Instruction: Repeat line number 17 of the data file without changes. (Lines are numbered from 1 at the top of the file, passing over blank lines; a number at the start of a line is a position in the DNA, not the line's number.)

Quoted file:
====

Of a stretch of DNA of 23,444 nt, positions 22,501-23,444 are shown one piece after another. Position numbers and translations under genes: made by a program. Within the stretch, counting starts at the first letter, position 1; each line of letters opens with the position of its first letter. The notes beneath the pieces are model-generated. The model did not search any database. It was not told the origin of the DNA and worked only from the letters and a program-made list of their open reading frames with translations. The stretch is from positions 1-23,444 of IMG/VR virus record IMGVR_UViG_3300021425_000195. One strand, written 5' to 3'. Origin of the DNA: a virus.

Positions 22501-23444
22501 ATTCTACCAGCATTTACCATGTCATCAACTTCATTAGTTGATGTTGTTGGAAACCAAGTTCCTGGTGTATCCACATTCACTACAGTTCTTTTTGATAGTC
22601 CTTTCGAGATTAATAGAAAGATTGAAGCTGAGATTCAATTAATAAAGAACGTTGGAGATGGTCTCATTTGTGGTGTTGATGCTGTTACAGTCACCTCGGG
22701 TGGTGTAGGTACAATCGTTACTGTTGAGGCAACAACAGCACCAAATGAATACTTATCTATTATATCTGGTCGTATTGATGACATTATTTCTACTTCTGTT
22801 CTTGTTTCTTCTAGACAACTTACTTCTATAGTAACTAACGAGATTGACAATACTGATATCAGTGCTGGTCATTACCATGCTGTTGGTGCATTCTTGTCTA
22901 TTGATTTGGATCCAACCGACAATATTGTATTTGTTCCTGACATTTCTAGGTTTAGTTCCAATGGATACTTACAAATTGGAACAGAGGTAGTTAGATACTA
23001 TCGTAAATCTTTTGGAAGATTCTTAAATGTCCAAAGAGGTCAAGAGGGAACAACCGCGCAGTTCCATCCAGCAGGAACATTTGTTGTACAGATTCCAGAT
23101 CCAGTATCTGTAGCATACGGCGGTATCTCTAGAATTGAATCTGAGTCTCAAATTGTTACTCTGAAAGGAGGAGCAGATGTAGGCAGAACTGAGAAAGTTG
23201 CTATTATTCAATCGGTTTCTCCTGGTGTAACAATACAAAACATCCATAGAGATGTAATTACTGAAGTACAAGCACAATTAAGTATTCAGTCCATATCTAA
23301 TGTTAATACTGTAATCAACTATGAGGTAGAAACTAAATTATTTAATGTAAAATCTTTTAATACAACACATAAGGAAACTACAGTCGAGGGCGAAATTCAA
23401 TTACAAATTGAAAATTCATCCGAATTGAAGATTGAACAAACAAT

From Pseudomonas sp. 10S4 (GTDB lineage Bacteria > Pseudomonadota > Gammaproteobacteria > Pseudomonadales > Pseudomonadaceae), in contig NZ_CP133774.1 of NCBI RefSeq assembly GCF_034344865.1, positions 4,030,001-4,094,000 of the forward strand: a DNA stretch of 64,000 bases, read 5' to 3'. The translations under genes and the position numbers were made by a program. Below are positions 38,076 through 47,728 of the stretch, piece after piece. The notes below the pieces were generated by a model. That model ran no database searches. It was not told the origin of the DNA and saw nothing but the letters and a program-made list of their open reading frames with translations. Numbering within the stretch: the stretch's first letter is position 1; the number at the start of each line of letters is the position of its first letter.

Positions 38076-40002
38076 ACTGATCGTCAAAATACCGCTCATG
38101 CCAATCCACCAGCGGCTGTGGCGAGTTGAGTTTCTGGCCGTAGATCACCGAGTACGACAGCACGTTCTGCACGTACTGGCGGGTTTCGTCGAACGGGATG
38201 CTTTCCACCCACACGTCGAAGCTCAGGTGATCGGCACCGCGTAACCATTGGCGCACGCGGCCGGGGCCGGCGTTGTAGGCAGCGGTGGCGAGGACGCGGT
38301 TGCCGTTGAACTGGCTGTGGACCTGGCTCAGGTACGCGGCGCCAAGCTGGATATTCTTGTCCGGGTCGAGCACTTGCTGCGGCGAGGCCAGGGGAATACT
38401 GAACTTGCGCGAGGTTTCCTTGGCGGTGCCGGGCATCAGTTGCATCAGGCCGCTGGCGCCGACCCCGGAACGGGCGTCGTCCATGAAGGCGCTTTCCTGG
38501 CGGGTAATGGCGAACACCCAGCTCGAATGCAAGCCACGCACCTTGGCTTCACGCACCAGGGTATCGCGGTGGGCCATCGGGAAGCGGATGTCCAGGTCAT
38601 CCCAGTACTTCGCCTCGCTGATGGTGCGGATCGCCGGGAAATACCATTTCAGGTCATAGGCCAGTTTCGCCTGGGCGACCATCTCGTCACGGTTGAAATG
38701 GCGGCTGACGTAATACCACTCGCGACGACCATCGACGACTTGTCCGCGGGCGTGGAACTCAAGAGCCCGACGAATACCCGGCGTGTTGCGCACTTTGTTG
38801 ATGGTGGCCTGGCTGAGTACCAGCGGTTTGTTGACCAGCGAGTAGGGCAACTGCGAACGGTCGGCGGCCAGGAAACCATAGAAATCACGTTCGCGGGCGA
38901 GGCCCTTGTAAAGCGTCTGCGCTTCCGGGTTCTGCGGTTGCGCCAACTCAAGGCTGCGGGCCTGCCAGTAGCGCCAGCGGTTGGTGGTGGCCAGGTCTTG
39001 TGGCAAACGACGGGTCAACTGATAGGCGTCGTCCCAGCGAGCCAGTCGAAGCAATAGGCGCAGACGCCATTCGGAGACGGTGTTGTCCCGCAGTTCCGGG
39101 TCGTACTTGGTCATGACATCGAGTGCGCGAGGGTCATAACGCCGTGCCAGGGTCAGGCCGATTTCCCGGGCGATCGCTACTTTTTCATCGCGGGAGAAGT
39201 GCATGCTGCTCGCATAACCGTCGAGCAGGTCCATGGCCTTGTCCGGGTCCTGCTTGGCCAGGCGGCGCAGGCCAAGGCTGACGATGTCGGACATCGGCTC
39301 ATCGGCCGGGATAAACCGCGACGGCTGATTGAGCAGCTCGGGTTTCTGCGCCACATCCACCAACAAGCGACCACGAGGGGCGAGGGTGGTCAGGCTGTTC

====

38201 CTTTCCACCCACACGTCGAAGCTCAGGTGATCGGCACCGCGTAACCATTGGCGCACGCGGCCGGGGCCGGCGTTGTAGGCAGCGGTGGCGAGGACGCGGT